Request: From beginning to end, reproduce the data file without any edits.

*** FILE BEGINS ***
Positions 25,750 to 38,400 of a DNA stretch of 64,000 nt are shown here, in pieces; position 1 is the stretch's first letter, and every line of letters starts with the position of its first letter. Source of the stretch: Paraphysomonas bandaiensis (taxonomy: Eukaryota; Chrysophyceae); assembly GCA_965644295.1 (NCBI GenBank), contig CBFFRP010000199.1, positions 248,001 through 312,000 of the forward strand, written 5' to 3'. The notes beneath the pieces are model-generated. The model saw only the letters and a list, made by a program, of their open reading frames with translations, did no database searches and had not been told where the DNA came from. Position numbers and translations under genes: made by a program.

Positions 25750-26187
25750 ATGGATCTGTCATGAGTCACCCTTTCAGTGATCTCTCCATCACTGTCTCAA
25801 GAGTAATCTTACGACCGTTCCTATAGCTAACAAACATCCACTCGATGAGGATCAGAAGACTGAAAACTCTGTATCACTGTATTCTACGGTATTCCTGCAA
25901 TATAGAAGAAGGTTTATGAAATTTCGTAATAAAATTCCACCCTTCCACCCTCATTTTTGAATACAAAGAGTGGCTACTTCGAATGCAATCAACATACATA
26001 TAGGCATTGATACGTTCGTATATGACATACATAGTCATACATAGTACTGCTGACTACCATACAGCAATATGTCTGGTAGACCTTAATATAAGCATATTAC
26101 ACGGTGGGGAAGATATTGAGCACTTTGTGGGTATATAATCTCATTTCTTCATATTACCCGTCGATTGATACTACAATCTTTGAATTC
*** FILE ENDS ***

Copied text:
Positions 25,750 to 38,400 of a DNA stretch of 64,000 nt are shown here, in pieces; position 1 is the stretch's first letter, and every line of letters starts with the position of its first letter. Source of the stretch: Paraphysomonas bandaiensis (taxonomy: Eukaryota; Chrysophyceae); assembly GCA_965644295.1 (NCBI GenBank), contig CBFFRP010000199.1, positions 248,001 through 312,000 of the forward strand, written 5' to 3'. The notes beneath the pieces are model-generated. The model saw only the letters and a list, made by a program, of their open reading frames with translations, did no database searches and had not been told where the DNA came from. Position numbers and translations under genes: made by a program.

Positions 25750-26187
25750 ATGGATCTGTCATGAGTCACCCTTTCAGTGATCTCTCCATCACTGTCTCAA
25801 GAGTAATCTTACGACCGTTCCTATAGCTAACAAACATCCACTCGATGAGGATCAGAAGACTGAAAACTCTGTATCACTGTATTCTACGGTATTCCTGCAA
25901 TATAGAAGAAGGTTTATGAAATTTCGTAATAAAATTCCACCCTTCCACCCTCATTTTTGAATACAAAGAGTGGCTACTTCGAATGCAATCAACATACATA
26001 TAGGCATTGATACGTTCGTATATGACATACATAGTCATACATAGTACTGCTGACTACCATACAGCAATATGTCTGGTAGACCTTAATATAAGCATATTAC
26101 ACGGTGGGGAAGATATTGAGCACTTTGTGGGTATATAATCTCATTTCTTCATATTACCCGTCGATTGATACTACAATCTTTGAATTC